Anything can happen in a race, and the only way to train for it is to get in the shit, feel it all, and step into discomfort. Feel the feels. As Hammer said, “tissue issues.”
Now I have a taste of what I’m getting myself into.
The thought of doing twice that distance now doesn’t sound appealing, especially now that I understand the reality of it and can’t ignore the fact that it may very well rain, be cold, and suck. It may very well suck.
I do know this, though (and Hammer assured me of this today): if I set my mind to do it, I will.
Of all the coulda-shoulda-woulda I felt and the self-resentment I was feeling, there was something that just kept me pushing forward, way past where I wanted to, beyond what even my body was capable of. Or, at least I thought it was capable of.
There’s a point where the pain is so intense, it can break us down, or break us open. I thought I was going to die. Seriously. I was in so much pain and the emotions were so intense, I thought everything was just going to stop.
But, it didn’t. Neither did it.
And then, there we were, back where we started. Though we had returned to where we had started, we returned changed women.
The drive to Ocala was wet, slick and cold, and usually in a downpour like that, I’m a bit concerned. After that skate, I was unphased. I knew we’d be fine. Cinn and I drove an hour to get to Ocala because we figured if we worked that hard, we deserved an amazing super, and we had one. Japanese food for the win! It was incredible. We sat and talked for hours.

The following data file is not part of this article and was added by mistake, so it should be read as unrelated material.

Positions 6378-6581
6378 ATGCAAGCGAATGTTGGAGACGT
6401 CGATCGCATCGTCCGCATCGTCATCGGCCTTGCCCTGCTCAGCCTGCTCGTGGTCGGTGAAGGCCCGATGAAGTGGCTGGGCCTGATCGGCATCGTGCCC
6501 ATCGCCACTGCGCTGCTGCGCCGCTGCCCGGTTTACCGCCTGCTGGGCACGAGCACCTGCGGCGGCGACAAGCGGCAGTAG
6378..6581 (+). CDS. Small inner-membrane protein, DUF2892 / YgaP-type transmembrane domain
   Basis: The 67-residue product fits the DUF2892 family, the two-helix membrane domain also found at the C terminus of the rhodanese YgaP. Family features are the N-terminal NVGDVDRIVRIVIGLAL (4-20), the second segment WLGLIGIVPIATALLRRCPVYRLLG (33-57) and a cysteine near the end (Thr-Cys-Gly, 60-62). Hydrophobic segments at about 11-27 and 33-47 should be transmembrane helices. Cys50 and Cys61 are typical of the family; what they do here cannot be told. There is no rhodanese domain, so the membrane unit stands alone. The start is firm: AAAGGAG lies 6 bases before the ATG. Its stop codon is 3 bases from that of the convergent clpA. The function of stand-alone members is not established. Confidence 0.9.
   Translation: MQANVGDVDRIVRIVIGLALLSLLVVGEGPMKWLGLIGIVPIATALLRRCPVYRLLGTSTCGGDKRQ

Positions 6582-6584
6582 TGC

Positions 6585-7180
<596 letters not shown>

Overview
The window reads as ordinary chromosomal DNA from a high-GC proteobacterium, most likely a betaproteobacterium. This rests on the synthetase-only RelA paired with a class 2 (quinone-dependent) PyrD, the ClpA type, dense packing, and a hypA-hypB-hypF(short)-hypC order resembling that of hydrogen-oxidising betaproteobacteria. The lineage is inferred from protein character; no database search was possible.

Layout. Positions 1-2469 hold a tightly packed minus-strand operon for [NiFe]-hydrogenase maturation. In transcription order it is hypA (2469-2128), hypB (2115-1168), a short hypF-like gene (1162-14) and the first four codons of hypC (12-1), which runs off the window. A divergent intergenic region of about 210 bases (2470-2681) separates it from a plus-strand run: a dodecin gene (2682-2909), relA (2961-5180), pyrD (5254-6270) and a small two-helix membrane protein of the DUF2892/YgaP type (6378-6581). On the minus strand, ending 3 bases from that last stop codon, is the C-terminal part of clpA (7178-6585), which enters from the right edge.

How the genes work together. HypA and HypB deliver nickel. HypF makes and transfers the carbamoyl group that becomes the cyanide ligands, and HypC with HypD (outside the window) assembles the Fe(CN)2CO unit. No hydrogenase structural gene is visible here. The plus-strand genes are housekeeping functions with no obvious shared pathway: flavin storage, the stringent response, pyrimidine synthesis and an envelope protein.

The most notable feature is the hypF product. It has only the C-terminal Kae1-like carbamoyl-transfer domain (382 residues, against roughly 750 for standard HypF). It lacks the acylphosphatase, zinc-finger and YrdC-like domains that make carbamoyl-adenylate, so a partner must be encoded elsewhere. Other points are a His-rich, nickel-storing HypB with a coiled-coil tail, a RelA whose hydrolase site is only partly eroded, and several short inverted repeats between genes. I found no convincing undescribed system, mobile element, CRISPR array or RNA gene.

Once I returned home, I threw my wet clothes in the washer, drew a hot epsom salt bath with lavender and crashed shortly after.
Today I dismantled my setup and cleaned my bearings before heading to Melbourne to meet some friends for a long overdue catch-up and brunch.
Today was a MUCH needed rest day, and after brunch, I had every intention to take a nap. Instead. when I got home, I finished cleaning my gear and changed the stuffing in my skates to help them dry out. Right now, as per Hammer’s recommendation, they’re stuffed with newspaper to absorb the remaining water.
So, I learned a lot, from Hammer who is a world-class champion and stellar person, from Cinn who is a remarkable and determined woman, and from myself. Even though I KNOW the basics – bring hydration, nutrition, get ample rest and listen to your body – life sure gives us reminders when we’re being dumbasses and need to be taught lessons we’ve already learned time and time again.
Even though it sucked (like…really, really sucked), it was among the best experiences I’ve ever had, and definitely the most challenging and rewarding experiences I’ve ever had on my skates.
Now, onto bed, because I’ve got a Hell Week coming up, and teaching two classes tomorrow is just the tip of the iceberg 🙂